This is a link to a map on space exploration, a subject that has always fascinated me.
Back in the 1950's and 1960's, there was a greater idealism not quite as marred by skepticism as everything seems to be these days. And one of the areas of real achievement, for both the United States and the Soviet Union, came in the accomplishments of space exploration. The Soviets were the first to get a man into space and back, while Americans were the first to put a man on the moon and get him back to Earth safely (three men, actually).
These were enormous achievements that still stand as a source of pride today, decades later. When we watch clips and hear stories of those times, we get that feel of it being something that brought nations together. As John F. Kennedy boldly gave his country the task of getting a man onto the moon and bringing him back safely to Earth, the nation responded. When the world watched the broadcast showing Neil Armstrong walking on the moon, it was a deserved source of pride for the whole nation to appreciate.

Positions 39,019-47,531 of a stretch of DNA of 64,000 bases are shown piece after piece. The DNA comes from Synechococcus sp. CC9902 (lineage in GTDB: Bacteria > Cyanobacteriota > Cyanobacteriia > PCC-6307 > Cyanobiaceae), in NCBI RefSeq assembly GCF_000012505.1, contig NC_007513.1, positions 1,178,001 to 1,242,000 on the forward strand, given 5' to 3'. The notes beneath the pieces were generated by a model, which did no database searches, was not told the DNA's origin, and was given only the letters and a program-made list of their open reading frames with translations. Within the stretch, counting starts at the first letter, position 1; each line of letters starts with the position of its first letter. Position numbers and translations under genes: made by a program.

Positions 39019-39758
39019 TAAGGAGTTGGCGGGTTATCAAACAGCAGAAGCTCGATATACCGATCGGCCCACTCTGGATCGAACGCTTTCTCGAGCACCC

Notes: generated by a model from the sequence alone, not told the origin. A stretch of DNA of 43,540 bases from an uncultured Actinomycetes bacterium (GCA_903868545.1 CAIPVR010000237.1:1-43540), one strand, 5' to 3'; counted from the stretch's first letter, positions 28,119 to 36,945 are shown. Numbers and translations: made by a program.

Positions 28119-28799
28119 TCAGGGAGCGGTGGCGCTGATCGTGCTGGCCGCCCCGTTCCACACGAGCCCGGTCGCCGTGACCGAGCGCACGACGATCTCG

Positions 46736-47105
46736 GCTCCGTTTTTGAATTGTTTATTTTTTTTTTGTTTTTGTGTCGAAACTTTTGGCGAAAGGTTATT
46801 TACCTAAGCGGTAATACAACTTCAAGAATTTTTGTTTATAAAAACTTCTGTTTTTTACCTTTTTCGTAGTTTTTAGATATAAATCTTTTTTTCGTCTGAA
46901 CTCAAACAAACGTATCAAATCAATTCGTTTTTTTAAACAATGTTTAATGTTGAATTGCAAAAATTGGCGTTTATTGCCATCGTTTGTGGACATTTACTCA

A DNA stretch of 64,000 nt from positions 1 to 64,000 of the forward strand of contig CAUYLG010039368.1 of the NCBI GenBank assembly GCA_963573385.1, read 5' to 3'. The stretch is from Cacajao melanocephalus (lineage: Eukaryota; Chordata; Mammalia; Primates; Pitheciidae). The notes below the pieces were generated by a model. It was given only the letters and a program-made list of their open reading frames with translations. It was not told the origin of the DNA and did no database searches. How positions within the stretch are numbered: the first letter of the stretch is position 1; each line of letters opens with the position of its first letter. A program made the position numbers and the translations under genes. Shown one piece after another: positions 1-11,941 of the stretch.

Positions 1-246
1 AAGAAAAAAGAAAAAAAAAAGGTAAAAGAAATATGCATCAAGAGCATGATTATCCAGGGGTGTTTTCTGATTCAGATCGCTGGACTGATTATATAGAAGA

Of course, space exploration has continued and, in many regards, improved. Our knowledge of our own solar system and neighboring planets has increased quite dramatically, as has our knowledge of other galaxies and solar systems much farther away. We are constantly pushing the envelope of our own limitations, and the knowledge we are getting back is truly amazing.
Somehow, though, it is not apparently inspiring people to the same degree. Perhaps we need a rival nation competing against us to make us feel like we are in some kind of competition, like the United States was with the Soviet Union decades ago.
We could benefit from something like that these days, and we sure could use a leader who gives us that kind of a challenge, to see if we are equal to the take.
In any case, here is a cool link to a map on space exploration.
This glorious map helps you keep track of every space mission in the Solar System We’ve come so far. JACINTA BOWLER 15 MAR 2016